The first of these life cycle stage – suggests that as the small and medium sized firm maturates so does their approach to marketing. The second: conformity with industry norms – focuses on the industry norms in which the small and medium sized (SME) firm exists. According to Fuller (1994) small firms usually conform to the norms that are firmly established within the industry to which the firms belongs, as a small firm will not have enough resources or to the matter of fact even the motivation to challenge industrial rules. Historically it is evident that industrial convention can be challenged by those outside the industry and increasingly it is the small firm with exceptional market sensing and policies that can make such a challenge (Enright 2001). For example, Kay (1995) points out that customers pay little interest in industries but pay a lot of interest to having their needs met.
Carson and Cromie (1989) claim that the personality of the entrepreneur and the industry in which the entrepreneurial oriented firm operates is likely to exhibit a market development orientation and that both are related to the overall organizational culture. Deacon (2002) concurs that the “personality” of the firm is connected to the personality of the entrepreneur.
Overall, it is strongly argued that marketing is performed differently in Small to Medium sized Enterprises (SMEs) than in large firms based on distinct dimensions. The way that small and large firms approach marketing decision-making is different. Decision-making in large organizations tends to be made within ordered framework and in highly structured manner. Decision making in large companies often follows a clear hierarchy. Often the processes are based on sound theories and accepted practices. In small firms the decision making process is different and tend to originate from and flow through the entrepreneur or owner and it is their personality and style that shape the nature of the decisions.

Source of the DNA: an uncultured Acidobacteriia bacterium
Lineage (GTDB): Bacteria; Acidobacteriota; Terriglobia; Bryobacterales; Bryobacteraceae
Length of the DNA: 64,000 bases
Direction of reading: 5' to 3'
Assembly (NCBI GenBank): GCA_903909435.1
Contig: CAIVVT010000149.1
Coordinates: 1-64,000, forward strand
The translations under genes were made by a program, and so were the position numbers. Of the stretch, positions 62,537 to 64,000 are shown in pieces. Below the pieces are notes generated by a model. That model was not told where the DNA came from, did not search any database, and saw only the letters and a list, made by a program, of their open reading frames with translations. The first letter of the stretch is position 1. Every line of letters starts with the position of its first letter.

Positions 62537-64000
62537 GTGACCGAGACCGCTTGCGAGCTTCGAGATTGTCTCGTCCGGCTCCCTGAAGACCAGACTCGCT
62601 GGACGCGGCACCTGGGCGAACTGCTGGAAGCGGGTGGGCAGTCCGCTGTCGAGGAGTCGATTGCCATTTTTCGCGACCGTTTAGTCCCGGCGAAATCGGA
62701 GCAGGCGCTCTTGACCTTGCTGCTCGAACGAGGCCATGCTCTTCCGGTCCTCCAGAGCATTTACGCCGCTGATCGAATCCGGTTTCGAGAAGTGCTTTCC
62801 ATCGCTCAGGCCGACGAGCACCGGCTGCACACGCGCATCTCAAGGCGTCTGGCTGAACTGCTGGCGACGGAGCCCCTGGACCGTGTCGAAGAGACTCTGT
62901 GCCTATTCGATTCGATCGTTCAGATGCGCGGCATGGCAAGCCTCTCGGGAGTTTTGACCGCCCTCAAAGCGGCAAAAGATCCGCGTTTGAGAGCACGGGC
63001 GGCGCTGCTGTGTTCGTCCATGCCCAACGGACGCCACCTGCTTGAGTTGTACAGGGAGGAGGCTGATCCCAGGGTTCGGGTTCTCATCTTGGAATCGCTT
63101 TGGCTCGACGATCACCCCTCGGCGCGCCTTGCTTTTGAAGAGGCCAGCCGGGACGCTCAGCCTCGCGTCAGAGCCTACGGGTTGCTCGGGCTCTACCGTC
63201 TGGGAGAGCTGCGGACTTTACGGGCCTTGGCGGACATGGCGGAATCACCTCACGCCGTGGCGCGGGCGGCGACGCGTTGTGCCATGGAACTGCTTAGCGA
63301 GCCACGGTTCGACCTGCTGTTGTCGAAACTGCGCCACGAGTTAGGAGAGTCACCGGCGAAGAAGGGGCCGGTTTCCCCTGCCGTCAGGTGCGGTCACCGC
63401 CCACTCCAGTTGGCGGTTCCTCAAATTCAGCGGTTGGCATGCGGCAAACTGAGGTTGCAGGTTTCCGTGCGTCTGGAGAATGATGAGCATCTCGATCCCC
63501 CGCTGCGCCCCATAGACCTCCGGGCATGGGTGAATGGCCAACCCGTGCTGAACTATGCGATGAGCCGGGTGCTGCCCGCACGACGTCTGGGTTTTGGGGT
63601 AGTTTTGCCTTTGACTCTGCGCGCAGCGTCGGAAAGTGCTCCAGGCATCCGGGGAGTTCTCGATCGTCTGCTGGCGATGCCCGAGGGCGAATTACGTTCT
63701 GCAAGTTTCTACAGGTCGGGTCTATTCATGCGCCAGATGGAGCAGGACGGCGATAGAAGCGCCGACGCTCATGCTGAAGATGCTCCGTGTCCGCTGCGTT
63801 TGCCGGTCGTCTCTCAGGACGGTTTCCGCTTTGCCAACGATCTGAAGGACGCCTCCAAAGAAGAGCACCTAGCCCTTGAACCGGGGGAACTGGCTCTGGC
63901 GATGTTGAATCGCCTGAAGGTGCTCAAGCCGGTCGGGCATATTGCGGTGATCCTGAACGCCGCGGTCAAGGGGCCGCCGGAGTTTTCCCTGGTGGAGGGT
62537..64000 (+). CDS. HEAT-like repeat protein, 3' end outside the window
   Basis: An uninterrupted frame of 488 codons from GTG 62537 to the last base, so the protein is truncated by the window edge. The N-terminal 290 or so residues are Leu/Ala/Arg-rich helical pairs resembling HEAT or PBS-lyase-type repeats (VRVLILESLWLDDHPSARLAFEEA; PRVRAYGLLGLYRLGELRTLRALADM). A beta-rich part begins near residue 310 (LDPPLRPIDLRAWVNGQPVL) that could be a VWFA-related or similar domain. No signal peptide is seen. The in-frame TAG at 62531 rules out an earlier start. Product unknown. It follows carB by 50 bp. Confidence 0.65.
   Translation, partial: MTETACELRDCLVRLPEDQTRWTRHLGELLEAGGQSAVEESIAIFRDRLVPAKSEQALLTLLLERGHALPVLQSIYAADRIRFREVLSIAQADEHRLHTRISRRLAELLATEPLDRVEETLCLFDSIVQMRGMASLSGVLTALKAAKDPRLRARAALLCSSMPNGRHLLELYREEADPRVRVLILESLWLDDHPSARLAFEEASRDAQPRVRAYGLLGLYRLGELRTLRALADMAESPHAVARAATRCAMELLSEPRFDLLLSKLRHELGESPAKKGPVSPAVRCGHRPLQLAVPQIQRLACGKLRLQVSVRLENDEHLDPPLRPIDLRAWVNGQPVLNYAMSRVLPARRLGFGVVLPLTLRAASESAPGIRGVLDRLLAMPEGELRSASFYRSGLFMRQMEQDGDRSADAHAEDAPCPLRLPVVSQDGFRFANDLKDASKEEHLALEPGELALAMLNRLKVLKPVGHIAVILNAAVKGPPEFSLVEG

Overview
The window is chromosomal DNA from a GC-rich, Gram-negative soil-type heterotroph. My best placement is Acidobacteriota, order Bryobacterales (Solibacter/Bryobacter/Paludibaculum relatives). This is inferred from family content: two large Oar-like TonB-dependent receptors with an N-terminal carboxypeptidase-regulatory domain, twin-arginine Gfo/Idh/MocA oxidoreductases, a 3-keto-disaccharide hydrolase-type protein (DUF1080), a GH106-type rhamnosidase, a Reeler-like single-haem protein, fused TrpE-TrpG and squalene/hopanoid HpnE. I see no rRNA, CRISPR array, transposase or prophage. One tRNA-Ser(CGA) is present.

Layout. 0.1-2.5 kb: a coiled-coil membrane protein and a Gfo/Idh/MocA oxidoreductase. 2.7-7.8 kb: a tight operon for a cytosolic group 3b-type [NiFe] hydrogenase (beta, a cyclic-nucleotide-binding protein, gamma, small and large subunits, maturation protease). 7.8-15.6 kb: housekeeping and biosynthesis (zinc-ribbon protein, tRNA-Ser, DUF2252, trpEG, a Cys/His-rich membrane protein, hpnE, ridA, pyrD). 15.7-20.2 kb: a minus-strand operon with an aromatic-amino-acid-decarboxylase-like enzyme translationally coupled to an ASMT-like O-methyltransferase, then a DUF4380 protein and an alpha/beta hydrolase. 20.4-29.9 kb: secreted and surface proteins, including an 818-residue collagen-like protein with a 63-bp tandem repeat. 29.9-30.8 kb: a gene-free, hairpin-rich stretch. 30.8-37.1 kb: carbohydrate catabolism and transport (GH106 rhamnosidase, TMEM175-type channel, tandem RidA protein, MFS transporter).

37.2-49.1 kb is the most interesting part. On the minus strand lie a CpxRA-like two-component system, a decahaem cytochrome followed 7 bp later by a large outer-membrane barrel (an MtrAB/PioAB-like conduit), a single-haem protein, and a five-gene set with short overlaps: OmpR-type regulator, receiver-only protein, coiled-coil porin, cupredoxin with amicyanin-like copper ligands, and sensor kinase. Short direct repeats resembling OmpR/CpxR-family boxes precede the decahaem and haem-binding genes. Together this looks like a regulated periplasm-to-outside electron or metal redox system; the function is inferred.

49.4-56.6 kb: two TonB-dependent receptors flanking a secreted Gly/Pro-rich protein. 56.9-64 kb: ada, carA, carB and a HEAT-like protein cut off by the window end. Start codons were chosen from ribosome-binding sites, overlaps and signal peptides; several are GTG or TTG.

Similarities in decision making between the large corporations and small to medium sized enterprises include innovation and creativity, opportunistic and not afraid to take risks, etc.
Finally, it is important to state that, entrepreneurial marketing must be regarded as a supplementary to the existing general marketing theories. The area is not revolutionary in the sense that existing marketing perspectives are regarded as being obsolete! But entrepreneurial firms, large as well as Small to Medium sized Enterprises, represent a substantial part of the economy. The marketing behavior of such firms needs to be considered within marketing boundaries; such research has a lot to contribute to the development of modern marketing theory.
The future research will expose to what kind of influence will mainstream marketing theories and business behavior on entrepreneurial marketing will have. The competition in the market and turbulence can be expected to increase. Present trends, such as technological developments as well as R&D and manufacturing of the goods at very low cost, offer opportunities to new players and aggressive entrepreneurial firms to easily enter the market. Depending on their ability to exploit the new trends, small and medium businesses can be expected to grow fast and also increase their profits heavily.